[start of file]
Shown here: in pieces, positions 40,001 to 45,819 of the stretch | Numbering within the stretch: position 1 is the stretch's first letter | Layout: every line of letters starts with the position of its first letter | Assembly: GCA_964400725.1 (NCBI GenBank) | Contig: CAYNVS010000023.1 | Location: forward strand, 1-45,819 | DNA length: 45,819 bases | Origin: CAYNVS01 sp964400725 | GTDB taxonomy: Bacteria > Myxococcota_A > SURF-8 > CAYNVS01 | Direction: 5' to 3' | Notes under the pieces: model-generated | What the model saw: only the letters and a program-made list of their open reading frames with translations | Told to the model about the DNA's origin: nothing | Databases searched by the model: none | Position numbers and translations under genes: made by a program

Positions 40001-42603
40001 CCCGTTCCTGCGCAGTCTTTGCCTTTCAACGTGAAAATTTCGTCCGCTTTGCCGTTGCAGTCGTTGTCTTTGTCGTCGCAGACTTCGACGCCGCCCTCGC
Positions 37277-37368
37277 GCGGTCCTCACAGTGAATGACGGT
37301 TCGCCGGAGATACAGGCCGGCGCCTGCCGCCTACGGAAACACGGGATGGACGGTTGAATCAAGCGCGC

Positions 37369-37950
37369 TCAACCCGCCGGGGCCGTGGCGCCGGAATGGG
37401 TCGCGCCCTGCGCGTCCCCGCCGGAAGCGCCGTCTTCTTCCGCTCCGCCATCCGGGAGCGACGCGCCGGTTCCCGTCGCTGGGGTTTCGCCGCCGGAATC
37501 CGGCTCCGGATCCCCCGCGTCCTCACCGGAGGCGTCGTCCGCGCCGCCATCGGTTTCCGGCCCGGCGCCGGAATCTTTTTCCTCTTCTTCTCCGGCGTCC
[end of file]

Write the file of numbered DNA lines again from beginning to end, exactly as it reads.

Shown here: in pieces, positions 40,001 to 45,819 of the stretch | Numbering within the stretch: position 1 is the stretch's first letter | Layout: every line of letters starts with the position of its first letter | Assembly: GCA_964400725.1 (NCBI GenBank) | Contig: CAYNVS010000023.1 | Location: forward strand, 1-45,819 | DNA length: 45,819 bases | Origin: CAYNVS01 sp964400725 | GTDB taxonomy: Bacteria > Myxococcota_A > SURF-8 > CAYNVS01 | Direction: 5' to 3' | Notes under the pieces: model-generated | What the model saw: only the letters and a program-made list of their open reading frames with translations | Told to the model about the DNA's origin: nothing | Databases searched by the model: none | Position numbers and translations under genes: made by a program

Positions 40001-42603
40001 CCCGTTCCTGCGCAGTCTTTGCCTTTCAACGTGAAAATTTCGTCCGCTTTGCCGTTGCAGTCGTTGTCTTTGTCGTCGCAGACTTCGACGCCGCCCTCGC
Positions 37277-37368
37277 GCGGTCCTCACAGTGAATGACGGT
37301 TCGCCGGAGATACAGGCCGGCGCCTGCCGCCTACGGAAACACGGGATGGACGGTTGAATCAAGCGCGC

Positions 37369-37950
37369 TCAACCCGCCGGGGCCGTGGCGCCGGAATGGG
37401 TCGCGCCCTGCGCGTCCCCGCCGGAAGCGCCGTCTTCTTCCGCTCCGCCATCCGGGAGCGACGCGCCGGTTCCCGTCGCTGGGGTTTCGCCGCCGGAATC
37501 CGGCTCCGGATCCCCCGCGTCCTCACCGGAGGCGTCGTCCGCGCCGCCATCGGTTTCCGGCCCGGCGCCGGAATCTTTTTCCTCTTCTTCTCCGGCGTCC